Dermot Bolger

Born in Dublin in 1959, Dermot Bolger’s fourteen novels include Night Shift, The Woman’s Daughter and The Journey Home that each chart a different decade of working-class Dublin life. More recent explorations of contemporary Ireland include The Valparaiso Voyage, Tanglewood, The Fall of Ireland and The Valparaiso Voyage.  His historical novels include The Lonely Sea and Sky, and two linked novels –The Family on Paradise Pier and An Ark of Light. He also devised the best-selling collaborative novels, Finbar’s Hotel and Ladies Night at Finbar’s Hotel, with chapters written anonymously by different Irish writers.

His first play, The Lament for Arthur Cleary, received the Samuel Beckett Award. Other plays include In High Germany, The Holy Ground, April Bright and The Parting Glass. His three standalone plays, known as The Ballymun Trilogy, explore social changes over forty years in a Dublin suburb, from its creation as high-rise tower block complex to its regeneration as a modern suburb. His play Walking the Road, is a re-imagining of the life and death of another poet Francis Ledwidge: a road worker and Irish nationalist killed during the Third Battle of Ypres.

His stage adaption of Joyce’s Ulysses, directed by Andy Arnold for a Tron Theatre, Glasgow, toured Ireland, Scotland and China. He revised his text for a new production, directed by Graham McLaren, staged by the Abbey Theatre during the 2017 Dublin Theatre Festival. His latest play, Last Orders at the Dockside, premieres at the Abbey Theatre during the 2019 Dublin Theatre Festival.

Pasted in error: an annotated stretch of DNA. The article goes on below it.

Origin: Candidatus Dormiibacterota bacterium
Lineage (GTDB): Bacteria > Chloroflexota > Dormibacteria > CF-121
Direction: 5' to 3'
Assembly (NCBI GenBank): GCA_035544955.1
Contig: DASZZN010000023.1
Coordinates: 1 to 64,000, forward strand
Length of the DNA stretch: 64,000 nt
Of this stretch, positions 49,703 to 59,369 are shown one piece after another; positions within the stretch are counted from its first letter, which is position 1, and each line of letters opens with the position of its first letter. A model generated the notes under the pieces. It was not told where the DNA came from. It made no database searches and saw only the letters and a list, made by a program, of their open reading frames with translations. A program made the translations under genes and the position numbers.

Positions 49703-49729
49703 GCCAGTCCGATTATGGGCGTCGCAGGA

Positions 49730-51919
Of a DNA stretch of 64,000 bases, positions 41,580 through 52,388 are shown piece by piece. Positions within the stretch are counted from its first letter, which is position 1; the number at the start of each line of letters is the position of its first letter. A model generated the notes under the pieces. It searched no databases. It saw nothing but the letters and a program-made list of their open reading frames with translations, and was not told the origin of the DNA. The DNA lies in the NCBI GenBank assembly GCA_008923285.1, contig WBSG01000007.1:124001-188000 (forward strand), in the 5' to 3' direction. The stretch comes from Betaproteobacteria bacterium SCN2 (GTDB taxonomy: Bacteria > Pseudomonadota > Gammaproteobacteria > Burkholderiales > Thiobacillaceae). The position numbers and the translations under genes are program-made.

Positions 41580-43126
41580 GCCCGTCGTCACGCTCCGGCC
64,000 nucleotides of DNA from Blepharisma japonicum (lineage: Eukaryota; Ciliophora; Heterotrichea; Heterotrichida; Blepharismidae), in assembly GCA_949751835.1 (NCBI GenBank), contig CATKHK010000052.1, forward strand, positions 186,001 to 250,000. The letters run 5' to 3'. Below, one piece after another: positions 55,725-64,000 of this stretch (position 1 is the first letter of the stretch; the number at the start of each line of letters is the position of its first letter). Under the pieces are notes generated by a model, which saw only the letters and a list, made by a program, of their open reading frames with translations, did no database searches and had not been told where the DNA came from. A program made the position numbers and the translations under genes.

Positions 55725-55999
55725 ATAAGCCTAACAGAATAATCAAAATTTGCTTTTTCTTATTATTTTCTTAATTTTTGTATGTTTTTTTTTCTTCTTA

In 2015 he published That Which is Suddenly Precious, a New and Selected Poems distilled from nine previous collections including his 2012 sequence, The Venice Suite: A Voyage Through Loss.

At eighteen he established Raven Arts Press, which became one of Ireland’s most innovative publishing houses. In 1992 he closed Raven to co-found New Island Books, now one of Ireland’s leading publishers. He has edited numerous books, including The Picador Book of Contemporary Irish Fiction.

He was Writer Fellow in Trinity College Dublin, Playwright in Association with the Abbey Theatre and Writer in Residence at the National Museum of Ireland. He was named Commentator of the Year at the 2012 Irish National Newspapers Awards.

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